# How to define arc of definition?

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1 hour ago, DimaMazin said:

What will be  when ( Pi/infinity)*infinity ?

From usual definitions it would be $$\pi/\infty = 0$$ and $$0 \cdot \infty = 0,$$ so that means $$(\pi/\infty)\cdot \infty = 0.$$ But it seems you are trying to treat $$\infty$$ as if it were a natural number, and that has only small chance or working out. I do not think that you need to introduce $$\infty$$ in the first place anyway.

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Correct. Divide arc for infinite quantity of equal parts and divide its chord for infinite quantity of equal parts. Draw straight line through  nearest point of division of the arc  to middle of the a

It may be easier and more efficient if you also provide a picture? If each interested member have to interpret your description there is plenty of room for confusion?

Then let us say that the arc has length $$\pi - 2\alpha$$ and is placed symmetrically around the $$y$$-axis as in this diagram. Then the arc itself is the segment of the circle between the points \((\

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On 4/10/2020 at 10:17 PM, taeto said:

From usual definitions it would be π/=0 and 0=0, so that means (π/)=0. But it seems you are trying to treat as if it were a natural number, and that has only small chance or working out. I do not think that you need to introduce in the first place anyway.

Let's consider that stupid rule instead of true science because it will appear again and again .

(Pi/million)*million=Pi

(Pi/billion)*billion=Pi

There is no trend to reduce result therefore so called scientists should prove that billion is not nearer to infinity than million.

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On 4/10/2020 at 3:16 PM, DimaMazin said:

Yes. Let's consider next thing:

Arc Pi -2 a   is divided for infinite quantity equal parts  and its chord is divided for infinite quantity of equal parts.The straight line intersects the nearest points of the divisions to its middle . The point on arc has coordinates([Pi-2a]/infinity ; 1), the point on chord has coordinates (cos(a)/infinity ; sin(a)). Their straight line intersects y axis in point(0; y1) . Increased side (Pi - 2a)/infinity of the triangle in infinite quantity of times on tangent in point(0 ; 1) creates new point on its edge with coordinates ([Pi - 2a] ; 1). Increased side cos(a)/infinity of the smaller triangle in infinite quantity times has edge point(cos(a) ; sin(a)). The new straight line of the new points intersects y axis in the same point (0 ; y1).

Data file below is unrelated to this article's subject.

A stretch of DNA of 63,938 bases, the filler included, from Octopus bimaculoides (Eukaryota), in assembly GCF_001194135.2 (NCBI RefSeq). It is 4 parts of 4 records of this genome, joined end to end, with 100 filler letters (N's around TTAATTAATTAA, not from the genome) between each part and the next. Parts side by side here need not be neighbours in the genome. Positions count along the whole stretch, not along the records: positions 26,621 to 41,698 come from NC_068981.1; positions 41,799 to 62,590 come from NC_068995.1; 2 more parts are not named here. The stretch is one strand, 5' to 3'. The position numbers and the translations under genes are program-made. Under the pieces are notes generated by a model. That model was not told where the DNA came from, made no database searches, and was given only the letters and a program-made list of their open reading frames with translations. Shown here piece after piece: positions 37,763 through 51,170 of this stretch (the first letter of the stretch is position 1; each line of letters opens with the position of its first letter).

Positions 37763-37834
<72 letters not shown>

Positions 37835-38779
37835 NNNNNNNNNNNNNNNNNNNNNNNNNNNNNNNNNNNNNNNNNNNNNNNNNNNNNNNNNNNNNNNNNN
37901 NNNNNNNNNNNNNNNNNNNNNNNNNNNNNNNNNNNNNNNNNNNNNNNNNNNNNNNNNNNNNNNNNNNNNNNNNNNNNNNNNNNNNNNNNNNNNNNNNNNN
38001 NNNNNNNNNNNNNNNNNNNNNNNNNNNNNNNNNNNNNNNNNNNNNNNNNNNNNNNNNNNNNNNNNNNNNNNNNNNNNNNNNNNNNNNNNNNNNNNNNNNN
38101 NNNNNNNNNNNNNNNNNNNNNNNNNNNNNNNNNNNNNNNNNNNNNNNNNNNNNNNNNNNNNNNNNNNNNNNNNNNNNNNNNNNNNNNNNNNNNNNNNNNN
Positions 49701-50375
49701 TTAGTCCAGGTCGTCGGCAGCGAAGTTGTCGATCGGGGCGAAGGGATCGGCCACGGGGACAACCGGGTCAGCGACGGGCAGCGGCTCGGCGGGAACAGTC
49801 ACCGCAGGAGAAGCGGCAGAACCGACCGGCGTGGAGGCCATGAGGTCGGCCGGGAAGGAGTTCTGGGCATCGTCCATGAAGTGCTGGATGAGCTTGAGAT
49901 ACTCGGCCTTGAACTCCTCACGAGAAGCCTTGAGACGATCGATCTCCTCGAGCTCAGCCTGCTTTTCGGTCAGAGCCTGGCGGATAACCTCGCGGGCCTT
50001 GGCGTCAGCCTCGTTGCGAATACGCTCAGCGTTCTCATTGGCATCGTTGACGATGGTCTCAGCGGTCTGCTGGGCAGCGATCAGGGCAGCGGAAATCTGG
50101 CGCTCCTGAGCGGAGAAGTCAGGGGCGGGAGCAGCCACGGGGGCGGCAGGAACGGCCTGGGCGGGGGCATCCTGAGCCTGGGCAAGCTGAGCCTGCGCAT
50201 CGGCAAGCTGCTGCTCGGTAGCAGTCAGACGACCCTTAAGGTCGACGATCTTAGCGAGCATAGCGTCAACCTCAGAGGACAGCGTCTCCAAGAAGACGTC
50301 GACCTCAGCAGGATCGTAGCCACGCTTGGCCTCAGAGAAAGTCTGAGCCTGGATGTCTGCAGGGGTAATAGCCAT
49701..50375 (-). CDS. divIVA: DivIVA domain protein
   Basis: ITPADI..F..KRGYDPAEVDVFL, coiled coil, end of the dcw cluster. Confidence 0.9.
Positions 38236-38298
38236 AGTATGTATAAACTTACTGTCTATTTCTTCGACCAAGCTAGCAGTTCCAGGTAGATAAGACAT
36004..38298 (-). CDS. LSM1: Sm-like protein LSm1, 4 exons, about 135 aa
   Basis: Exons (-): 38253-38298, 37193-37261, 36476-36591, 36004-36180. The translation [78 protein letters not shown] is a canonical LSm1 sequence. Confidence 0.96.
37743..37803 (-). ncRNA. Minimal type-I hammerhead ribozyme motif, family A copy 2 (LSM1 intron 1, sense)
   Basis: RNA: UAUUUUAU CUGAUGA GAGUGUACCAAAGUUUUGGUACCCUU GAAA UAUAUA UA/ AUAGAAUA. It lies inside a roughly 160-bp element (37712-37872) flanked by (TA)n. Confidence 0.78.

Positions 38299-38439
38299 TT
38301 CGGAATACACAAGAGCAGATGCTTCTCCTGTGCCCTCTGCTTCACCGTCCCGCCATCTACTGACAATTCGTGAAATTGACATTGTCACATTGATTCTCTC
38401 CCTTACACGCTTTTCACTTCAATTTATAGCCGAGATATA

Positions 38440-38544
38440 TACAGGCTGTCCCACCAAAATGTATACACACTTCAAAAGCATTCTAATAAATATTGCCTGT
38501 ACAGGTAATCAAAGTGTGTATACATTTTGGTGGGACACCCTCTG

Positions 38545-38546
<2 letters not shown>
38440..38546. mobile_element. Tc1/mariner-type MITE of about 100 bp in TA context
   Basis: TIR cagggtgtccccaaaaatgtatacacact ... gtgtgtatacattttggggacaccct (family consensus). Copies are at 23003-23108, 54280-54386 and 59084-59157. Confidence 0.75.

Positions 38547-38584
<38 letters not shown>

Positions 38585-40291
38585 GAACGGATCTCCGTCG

y1 = (2a - Pi*sin2(a)) / (2a*sin(a) - Pi*sin(a)+2a*cos(a))

Some similar thing we can make with edge points of the division. Then their derivative points lie on straight line which intersects y axis in point(0 ; y2) I did not make equation for y2.

But feature exists there :         y1 is lower than y2  when arc is bigger than Pi - 2a

and         y1 is upper than y2  when arc is smaller than Pi - 2a

It can prove that the arc of definition of trigonometric functions exists.

I mistaken there

y1=[sin(a)*(Pi - 2a) - 2cos(a)] / [Pi-2cos(a)-2a]

y2= [2sin(a)*cos(a)+2a - Pi ] / [2cos(a) - sin(a)*(Pi - 2a)]

Now everyone can define is any arc less or more than the arc of definition.

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I have got  such complex equation

a=

((31/2 - 21/2)cos(a)+(2*21/2 - 3)sin(a)+(3*21/2 -2*61/2)/2))*Pi / ((4*21/2 - 6)sin(a) - 2*61/2+3*21/2)=

={4Pi - 4cos(a) + 4sin(a)cos(a) - 4Pi*sin2(a) - [(4cos(a) - 4Pi - 4sin(a)cos(a)+4Pi*sin2(a))2 - (16 - 16sin2(a))*(Pi2 - 2Pi*cos(a)+4sin(a)cos2(a) - Pi2sin2(a)+2Pi*sin(a)cos(a))]1/2} / {8-8sin2(a)}

Theoretically it can be solved, then sin(a) , cos(a)  and a will be known. Then we can not only exactly define trigonometric functions  but and write them down as numbers. Ofcourse we can describe trigonometric functions which relate to Pi  by nambers with exponents and mathematical actions only relative to Pi. But it maybe usefule for solve of Travelling salesman problem.

😛

Edited by DimaMazin
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• 5 weeks later...

The idea is wrong because next formula must work but it is not working

t/(1-y)=sin t/(cos t -y)

y=(t cost-sint)/(t-sint)

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On 1/18/2021 at 11:24 AM, DimaMazin said:

The idea is wrong because next formula must work but it is not working

t/(1-y)=sin t/(cos t -y)

y=(t cost-sint)/(t-sint)

Rather that is wrong because t is not obligated to be proportional to ( Pi-2a)/2 at level 1.

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On 4/10/2020 at 2:17 PM, taeto said:

From usual definitions it would be π/=0 and 0=0, so that means (π/)=0. But it seems you are trying to treat as if it were a natural number, and that has only small chance or working out. I do not think that you need to introduce in the first place anyway.

No. $$0*\infty$$ is NOT 0, it is "undefined". $$\frac{\pi}{\infty}*\infty$$ is "undefined".

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